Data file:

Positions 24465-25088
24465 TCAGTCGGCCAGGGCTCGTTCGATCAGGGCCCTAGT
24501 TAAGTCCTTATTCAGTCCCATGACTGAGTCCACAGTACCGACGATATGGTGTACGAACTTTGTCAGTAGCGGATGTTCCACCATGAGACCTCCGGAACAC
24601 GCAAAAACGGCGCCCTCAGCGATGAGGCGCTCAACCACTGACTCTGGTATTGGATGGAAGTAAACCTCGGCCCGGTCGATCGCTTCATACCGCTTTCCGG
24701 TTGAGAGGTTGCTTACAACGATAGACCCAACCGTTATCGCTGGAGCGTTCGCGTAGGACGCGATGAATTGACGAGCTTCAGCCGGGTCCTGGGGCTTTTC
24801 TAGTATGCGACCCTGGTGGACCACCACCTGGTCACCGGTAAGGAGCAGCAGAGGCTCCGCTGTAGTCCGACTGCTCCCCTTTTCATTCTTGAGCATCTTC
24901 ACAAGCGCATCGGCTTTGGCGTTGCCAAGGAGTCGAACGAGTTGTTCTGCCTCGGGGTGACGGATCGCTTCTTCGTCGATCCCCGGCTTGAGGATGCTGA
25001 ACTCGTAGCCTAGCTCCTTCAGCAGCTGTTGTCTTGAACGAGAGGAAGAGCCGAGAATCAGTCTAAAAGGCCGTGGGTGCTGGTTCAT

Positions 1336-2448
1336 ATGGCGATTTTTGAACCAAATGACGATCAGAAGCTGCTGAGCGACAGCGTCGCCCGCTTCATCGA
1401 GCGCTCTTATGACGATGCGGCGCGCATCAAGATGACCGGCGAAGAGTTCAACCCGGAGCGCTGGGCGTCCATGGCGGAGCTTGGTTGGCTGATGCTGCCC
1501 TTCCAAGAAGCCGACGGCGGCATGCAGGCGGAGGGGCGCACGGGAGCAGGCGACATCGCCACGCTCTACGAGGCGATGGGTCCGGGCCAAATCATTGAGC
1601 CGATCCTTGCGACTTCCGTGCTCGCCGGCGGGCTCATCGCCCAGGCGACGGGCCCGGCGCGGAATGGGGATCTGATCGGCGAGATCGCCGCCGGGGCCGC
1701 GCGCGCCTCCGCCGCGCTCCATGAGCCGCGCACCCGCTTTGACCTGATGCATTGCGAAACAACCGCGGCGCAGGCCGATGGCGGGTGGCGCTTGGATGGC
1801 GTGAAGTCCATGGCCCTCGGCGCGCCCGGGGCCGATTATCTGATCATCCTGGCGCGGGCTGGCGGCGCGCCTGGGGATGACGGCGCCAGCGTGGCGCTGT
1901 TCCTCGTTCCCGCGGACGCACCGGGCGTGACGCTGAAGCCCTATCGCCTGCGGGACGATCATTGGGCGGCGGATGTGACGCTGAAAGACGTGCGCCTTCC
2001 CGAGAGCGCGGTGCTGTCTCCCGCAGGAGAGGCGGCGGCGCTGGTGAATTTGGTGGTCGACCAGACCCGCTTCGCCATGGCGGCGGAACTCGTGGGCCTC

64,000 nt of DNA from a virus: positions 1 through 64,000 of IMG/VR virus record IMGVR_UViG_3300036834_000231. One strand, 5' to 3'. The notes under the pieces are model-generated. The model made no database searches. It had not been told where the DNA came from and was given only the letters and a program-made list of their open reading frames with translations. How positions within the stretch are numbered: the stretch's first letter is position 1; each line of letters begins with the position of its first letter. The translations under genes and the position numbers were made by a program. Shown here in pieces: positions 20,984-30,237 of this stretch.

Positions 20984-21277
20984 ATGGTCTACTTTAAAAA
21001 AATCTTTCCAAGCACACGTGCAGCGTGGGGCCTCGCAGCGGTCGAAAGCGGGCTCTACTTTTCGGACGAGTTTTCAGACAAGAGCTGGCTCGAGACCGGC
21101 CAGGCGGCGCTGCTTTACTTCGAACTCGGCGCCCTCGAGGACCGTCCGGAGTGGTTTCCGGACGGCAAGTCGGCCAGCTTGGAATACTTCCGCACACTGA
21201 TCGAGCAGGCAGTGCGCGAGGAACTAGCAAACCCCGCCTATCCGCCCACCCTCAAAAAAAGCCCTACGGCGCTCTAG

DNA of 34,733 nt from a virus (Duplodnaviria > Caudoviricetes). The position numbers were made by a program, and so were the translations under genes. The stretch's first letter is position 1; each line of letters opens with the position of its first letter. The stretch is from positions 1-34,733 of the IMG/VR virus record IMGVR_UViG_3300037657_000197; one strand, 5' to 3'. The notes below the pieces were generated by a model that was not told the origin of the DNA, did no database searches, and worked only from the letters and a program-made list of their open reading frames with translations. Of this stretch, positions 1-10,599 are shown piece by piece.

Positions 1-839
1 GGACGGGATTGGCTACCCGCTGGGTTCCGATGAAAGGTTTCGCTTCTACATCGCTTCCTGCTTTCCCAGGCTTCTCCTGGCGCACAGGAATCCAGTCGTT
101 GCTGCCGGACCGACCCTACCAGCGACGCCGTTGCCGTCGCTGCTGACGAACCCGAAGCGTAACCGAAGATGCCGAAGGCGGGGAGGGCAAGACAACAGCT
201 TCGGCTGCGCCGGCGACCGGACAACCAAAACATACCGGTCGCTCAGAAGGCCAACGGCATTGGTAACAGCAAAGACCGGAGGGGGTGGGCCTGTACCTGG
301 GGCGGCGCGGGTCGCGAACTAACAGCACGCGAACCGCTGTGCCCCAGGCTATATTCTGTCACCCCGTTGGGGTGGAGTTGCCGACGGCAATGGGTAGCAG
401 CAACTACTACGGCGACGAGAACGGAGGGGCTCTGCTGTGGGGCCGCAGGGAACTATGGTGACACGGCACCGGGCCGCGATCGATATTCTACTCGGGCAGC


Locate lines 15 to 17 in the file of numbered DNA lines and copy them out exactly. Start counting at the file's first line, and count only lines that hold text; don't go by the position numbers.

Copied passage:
1801 GTGAAGTCCATGGCCCTCGGCGCGCCCGGGGCCGATTATCTGATCATCCTGGCGCGGGCTGGCGGCGCGCCTGGGGATGACGGCGCCAGCGTGGCGCTGT
1901 TCCTCGTTCCCGCGGACGCACCGGGCGTGACGCTGAAGCCCTATCGCCTGCGGGACGATCATTGGGCGGCGGATGTGACGCTGAAAGACGTGCGCCTTCC
2001 CGAGAGCGCGGTGCTGTCTCCCGCAGGAGAGGCGGCGGCGCTGGTGAATTTGGTGGTCGACCAGACCCGCTTCGCCATGGCGGCGGAACTCGTGGGCCTC